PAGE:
Posthaste: Hold that rate cut, Canadian consumers are alive and well — or are they?
The Canadian consumer is in the spotlight this morning with the release of retail sales numbers.
One reason for the extra interest is the Bank of Canada’s statement Wednesday that it would be watching consumer spending “closely to see if the recent slowdown in growth is more persistent than forecast.”
So how did we fare?
Data out this morning beat expectations with sales rising the most in eight months in November, a 0.9% climb that followed a big drop in October.
That should reassure the Bank of Canada right? Not really, say economists.
While the headline number looks good, the data “did nothing to lift the fog of uncertainty surrounding the health of the Canadian consumer,” wrote CIBC economist Andrew Grantham.
Growth was driven largely by volatile auto sales with ex-auto sales showing only a 0.2% advance. “Other than autos, discretionary shopping was soft, with declines in such categories as clothing and general merchandise. Year-over-year sales are up 1.9% but that’s all from price increases, with sales flat in real terms,” said CIBC chief economist Avery Shenfeld.
“With other elements of discretionary spending largely weaker on the month, we still think there’s enough concern regarding the consumer outlook to warrant an interest rate cut by April, particularly if the unemployment rate starts to nudge higher,” said Grantham.
Robert Kavcic, BMO senior economist, had a similar take.
“Not a bad report considering some of the other soggy data flow. This doesn’t change much for our Q4 growth outlook, or for the Bank of Canada ….”
Here’s what you need to know this morning:
Prime Minister Justin Trudeau attends the Liberal caucus winter retreat The Conservative national caucus meets in Ottawa. Leader Andrew Scheer delivers remarks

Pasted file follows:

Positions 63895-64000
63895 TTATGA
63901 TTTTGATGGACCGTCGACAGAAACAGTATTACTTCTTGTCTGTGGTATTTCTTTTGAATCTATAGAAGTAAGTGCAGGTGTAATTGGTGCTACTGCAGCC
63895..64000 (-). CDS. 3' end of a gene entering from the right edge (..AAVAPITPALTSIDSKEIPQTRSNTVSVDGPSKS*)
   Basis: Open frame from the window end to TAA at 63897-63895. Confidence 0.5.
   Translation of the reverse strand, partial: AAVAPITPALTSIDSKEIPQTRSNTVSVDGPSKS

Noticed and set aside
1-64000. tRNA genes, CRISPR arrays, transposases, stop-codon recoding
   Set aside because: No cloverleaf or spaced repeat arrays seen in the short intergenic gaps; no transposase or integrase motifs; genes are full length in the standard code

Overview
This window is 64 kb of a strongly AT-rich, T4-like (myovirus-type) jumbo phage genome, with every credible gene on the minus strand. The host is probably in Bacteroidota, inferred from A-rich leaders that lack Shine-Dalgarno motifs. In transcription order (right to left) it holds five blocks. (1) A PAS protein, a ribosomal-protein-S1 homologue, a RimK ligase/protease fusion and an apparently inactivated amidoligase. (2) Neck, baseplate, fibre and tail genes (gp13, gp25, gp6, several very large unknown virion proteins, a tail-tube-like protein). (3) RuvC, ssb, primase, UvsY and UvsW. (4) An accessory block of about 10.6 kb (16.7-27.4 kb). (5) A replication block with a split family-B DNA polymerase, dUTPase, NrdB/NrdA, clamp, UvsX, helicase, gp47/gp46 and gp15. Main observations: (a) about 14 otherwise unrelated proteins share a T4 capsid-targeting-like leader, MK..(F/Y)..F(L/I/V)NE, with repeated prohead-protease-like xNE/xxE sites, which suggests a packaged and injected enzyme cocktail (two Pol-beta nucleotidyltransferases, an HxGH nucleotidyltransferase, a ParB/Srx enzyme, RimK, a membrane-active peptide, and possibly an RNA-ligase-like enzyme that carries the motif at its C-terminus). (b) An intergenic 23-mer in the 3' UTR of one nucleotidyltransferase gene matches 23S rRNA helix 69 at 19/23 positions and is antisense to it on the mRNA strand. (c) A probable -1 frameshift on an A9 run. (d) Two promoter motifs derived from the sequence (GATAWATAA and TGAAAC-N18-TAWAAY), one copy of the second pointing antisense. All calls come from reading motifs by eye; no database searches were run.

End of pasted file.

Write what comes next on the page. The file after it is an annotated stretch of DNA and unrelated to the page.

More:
Ontario Premier Doug Ford, Solicitor General Sylvia Jones, and Attorney General Doug Downey will make an announcement in Mississauga, Ont.
Activists rally before delivering a petition opposing Teck’s Frontier Mine in Alberta to B.C. Minister Jonathan Wilkinson in North Vancouver
Notable earnings: American Express
Today’s Data: Canadian retail sales
Apartment construction in Canada is the highest it’s been in decades, but the surge falls far short of what’s needed, says this week’s Haider-Moranis Bulletin. Rental starts rose 25% in 2019 from the year before, and as the chart below shows, Montreal, which also has the biggest share of renter households, led the pack. Vancouver follows, with Toronto trailing way behind. Haider and Moranis say the modest uptick in Toronto purpose-built rental units isn’t even close to meeting demand in this market characterized by an ultra-low vacancy rate and rising rents. A recent RBC report estimated that renter households in Toronto will rise by 22,200 a year until 2023. To keep up with that demand, the city must add 26,800 apartments a year, the report estimates. Last year it added 5,000.